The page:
Temple U

Philadelphia’s Temple University sparked an academic revolution in 1988 when it launched the nation’s first African-American Studies Department. Now, the department is in flux as it prepares to celebrate its 25 anniversary.

On April 10, more than 150 Temple students and North Philadelphia community leaders rallied for the department and against Teresa Soufas, the Dean of Temple’s College of Liberal Arts. It is the second demonstration in 2013 designed to alert Dean Soufas to the dissatisfaction of both scholars and leaders.

Liberation reports:

The struggle to defend African-American Studies began last year when the then-department chair retired. Dean Soufas, who has a long history of arrogant disrespect toward Black faculty members, gave the department an outrageously short amount of time to choose a new chair. When professors elected Dr. Kariamu Welsh, a nationally prominent scholar, Dean Soufas simply rejected the overwhelming vote without giving any explanation.

To qualify to be department chair, a candidate needs to meet a number of professional and academic qualifications. The only eligible faculty member who is willing to take the position, after Dr. Welsh’s dismissal, is a white professor who does only a quarter of her work in the African-American Studies Department. Dean Soufas’s creation of a scenario where the department is led by a white professor unfamiliar with the discipline is a clear attempt to undermine the goal of African-American studies—to understand oppressed people as subjects, not objects.

In the meantime, African-American Studies has been led by an interim chair, a white professor from the English Department. This leadership vacuum has diminished the standing of the program at Temple, which once was among the most respected in the country and the first to offer a doctorate in the discipline.

Students have been protesting the lack of leadership in the African-American Studies Department since 2012 when several graduate scholars penned an open letter to Dean Soufas. It read in part:

“Why is it that the issue of diversity always falls on Black Studies? Why don’t you teach communism and socialism alongside capitalism in this university? We are committed to the study of the human condition for the betterment of humanity for all. We are prepared to take action and we will not stop until we get what we rightfully deserve.”

One graduate student told the Philadelphia Inquirer it was “blatantly disrespectful” for Dean Soufas to appoint a dean from outside the department. Others agree.

“She came here with a whip in the hand,” professor Ama Mazama said last week. She claims this resulted in a decline in faculty and students enrolling in the program. However, Mazama is also chair of the faculty committee tasked with selecting a new department chair. Finally, after much struggle, her latest pick was appointed by Dean Soufas.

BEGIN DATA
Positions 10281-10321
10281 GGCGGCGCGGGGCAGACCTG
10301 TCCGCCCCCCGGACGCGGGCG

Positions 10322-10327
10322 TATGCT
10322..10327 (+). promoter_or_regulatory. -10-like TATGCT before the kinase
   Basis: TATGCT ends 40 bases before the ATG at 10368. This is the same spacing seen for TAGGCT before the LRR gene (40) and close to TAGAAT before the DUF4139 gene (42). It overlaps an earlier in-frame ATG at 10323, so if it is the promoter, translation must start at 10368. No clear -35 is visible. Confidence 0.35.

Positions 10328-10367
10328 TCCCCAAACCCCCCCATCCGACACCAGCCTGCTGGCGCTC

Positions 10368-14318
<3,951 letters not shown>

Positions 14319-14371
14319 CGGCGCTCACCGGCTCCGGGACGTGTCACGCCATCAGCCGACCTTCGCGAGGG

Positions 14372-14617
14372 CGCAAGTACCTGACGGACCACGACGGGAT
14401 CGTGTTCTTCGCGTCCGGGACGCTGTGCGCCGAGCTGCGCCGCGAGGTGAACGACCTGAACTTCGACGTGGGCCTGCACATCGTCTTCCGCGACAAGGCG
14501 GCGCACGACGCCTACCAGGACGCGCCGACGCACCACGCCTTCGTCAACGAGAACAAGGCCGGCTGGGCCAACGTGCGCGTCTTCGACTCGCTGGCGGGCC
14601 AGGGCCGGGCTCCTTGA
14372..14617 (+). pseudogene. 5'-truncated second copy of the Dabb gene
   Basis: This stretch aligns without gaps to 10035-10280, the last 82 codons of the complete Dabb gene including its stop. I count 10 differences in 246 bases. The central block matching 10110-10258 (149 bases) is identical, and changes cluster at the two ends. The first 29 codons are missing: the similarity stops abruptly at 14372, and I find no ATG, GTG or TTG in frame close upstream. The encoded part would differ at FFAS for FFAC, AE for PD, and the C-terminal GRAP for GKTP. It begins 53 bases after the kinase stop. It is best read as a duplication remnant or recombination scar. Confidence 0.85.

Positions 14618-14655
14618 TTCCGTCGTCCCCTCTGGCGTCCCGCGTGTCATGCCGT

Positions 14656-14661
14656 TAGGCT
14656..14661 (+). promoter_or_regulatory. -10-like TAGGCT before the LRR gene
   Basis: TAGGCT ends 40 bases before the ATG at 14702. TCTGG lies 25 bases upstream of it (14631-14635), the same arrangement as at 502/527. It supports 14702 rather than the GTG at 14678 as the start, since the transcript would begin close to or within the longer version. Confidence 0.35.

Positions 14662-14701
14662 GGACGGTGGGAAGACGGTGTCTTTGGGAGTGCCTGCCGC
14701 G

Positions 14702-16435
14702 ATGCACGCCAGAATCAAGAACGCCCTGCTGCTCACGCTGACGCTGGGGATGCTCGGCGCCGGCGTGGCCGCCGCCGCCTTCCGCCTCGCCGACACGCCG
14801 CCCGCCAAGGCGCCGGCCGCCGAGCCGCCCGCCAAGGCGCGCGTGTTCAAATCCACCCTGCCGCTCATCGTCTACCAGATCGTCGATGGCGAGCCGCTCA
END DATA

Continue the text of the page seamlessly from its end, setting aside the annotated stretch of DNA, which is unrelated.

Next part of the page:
The African-American Studies program was founded and helmed by professor Molefi Kete Asante until he was ousted in 1997 amid unfounded allegations of plagiarism. Professor Asante is now returning to the department he founded to stabilize and progress it.

“I accepted the position and told [Soufas] I wanted to move the department to the vanguard position in the African-American studies field that it used to be in the ’80s and ’90s,” he told Liberation.

Many, including Mazama, were surprised at Dean Soufas’ willingness to appoint Professor Asante. Many blame her lack of interest in the African-American Studies Department on her white Southern background.

However, Soufas insists that she’s being mischaracterized and the students protesting are “misinformed.”

“The charge of my wanting to eliminate the department is so far from the truth,” she said in an interview in late March. “I hope more than anything that they [the department] can revive the number of their majors.”

This is a far shift from her comments in 2007 where she told the African-American Studies faculty that she doesn’t “see a black community in Philadelphia.” Soufas asked the educators “Why limit it to a single community? There is a community of women and a community of American religions – there are many religious beliefs whether white, black, Asian or Latino.”

Soufas retorts the “racist” charges by pinning the racist card on students and faculty that didn’t want a white chair for the department.

Graduate students, including Jimmy Kirby Jr., hope the department can be restored to its full glory. Kirby told the Philadelphia Inquirer that it’s crucial for African-American students to know their history.

When African-American students know their roots, Kirby said, “it provides [them] with the self-confidence to know that you come from a long history of people who have achieved things.”

I agree.

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